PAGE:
One daycare also stopped in. The room was filled with boisterous kids, some running around. Late one afternoon a single, precocious boy about 12 showed up. He asked if he could bring his bike inside, explaining to me that his mother lets him travel around town up to 8.9 miles from home. He listed for me all the museums and special local sites he had biked to this summer. He spent a lot of time looking up information on his phone, including about the museum, and letting me know various stats about many things. I told him he could be the next Plimpton and invent a new generation of skates. As he was leaving, right next to the front door, was a poster with 15 national flags on it. He paused and identified all of the countries. You never know what seeds might be planted in a young person’s mind by a visit to a museum.
A group of adult male speed skaters came in towards the end of the week, just as Nationals was transitioning from derby and slalom, to hockey and speed. They had been to Nationals many times over the years, and to the museum. They were most excited about the wheel collection, but not to spin them around. They had lived through and competed with some of these wheels. These wheels were personal. These were not something to play with but to tell stories about. They did the talking, and I did the listening. They need to be consulted the next time the display is updated; they had strong suggestions and great debates about what wheels needed to be added.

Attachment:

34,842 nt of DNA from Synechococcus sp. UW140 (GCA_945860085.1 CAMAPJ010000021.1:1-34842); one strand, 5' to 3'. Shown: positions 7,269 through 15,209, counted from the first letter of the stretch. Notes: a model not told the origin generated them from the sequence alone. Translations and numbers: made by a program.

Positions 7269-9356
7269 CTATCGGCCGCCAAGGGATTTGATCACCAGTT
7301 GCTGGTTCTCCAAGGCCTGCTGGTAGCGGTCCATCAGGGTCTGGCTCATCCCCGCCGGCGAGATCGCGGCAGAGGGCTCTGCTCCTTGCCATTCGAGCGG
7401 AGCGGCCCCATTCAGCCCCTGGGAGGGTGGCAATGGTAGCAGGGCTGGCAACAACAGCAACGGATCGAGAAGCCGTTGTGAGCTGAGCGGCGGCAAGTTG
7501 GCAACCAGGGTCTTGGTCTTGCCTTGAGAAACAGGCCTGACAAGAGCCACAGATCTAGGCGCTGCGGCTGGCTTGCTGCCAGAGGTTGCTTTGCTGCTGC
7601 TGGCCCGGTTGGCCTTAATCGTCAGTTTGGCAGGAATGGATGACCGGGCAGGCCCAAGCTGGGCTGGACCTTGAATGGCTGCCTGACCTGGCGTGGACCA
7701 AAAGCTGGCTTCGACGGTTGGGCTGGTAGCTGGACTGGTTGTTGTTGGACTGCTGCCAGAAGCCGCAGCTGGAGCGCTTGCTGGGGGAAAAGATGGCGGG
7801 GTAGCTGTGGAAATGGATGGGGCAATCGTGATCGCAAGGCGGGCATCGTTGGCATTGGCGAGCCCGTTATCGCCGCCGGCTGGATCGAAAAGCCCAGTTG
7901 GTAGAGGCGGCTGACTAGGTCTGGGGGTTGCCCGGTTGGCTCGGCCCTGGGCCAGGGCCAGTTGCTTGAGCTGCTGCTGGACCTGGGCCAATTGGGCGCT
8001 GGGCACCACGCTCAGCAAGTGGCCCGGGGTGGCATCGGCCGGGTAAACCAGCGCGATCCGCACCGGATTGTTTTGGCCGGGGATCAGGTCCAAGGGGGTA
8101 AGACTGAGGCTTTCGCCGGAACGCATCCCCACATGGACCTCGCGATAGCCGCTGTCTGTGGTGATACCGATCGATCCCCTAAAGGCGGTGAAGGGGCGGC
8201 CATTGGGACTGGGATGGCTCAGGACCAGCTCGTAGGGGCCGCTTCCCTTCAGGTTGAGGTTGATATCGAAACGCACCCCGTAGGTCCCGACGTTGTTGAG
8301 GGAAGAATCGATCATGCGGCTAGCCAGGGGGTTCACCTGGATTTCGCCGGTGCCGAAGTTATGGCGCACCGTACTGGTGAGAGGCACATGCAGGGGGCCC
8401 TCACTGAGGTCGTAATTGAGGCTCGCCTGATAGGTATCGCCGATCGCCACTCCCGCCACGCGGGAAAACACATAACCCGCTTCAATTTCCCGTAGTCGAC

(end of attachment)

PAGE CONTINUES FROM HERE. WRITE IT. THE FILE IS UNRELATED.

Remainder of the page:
Lastly, I experienced three semiprofessional museum goers. One couple had been on the road for eight months, seeking out a variety of museums. She took copious notes for a blog she is writing; he took many pictures for it. The very last person I guided through the museum on Friday afternoon said he has visited around 2,000 museums. He, along with the previous couple, was the only one to spend two hours and systematically document the museum. And yes, all three of these “pros” were impressed, too.
Most people, no matter how excited about the displays, get museum fatigue in less than an hour. I didn’t have to explain to the museum “pros” what Vaudeville was, as was necessary for even most adults. Without a guide, even with good written and displayed captions, the average visitor doesn’t seem to be able to put in context the Frank family, for example. They are just a picture of a couple doing fancy tricks on skates, wearing unusual costumes. At a Civil War site with my family this summer, I spent 80 dollars to have a private tour of the battle site with an interpreter. This museum offers the same service for free.
The museum might not have a lot of extra open space like some museums, but it is a tremendous storehouse of artifacts and information. No group, not even the two semiprofessional museum goers, couldn’t take it all in. During the quiet times that week I could lean up against the souvenir counter in the back and look out across the museum, and begin to appreciate the thousands of hours former curators and others have spent in collecting, organizing and displaying the artifacts. Also, I could begin to appreciate the confidence that so many historic figures in roller skating and their descendants have put into the museum by donating their precious personal belongings to the museum. This museum, like any museum across the country that doesn’t have government funding and a large endowment, struggles for funding. But all the money in the world could not replace the precious artifacts and documents stored there. They truly tell the story of our sport and industry.
For more information on the National Museum of Roller Skating check out their website or follow them on Twitter and Facebook. And if you are lucky enough to go, take a selfie with Dominic’s Hammond Organ on display there and send it to us!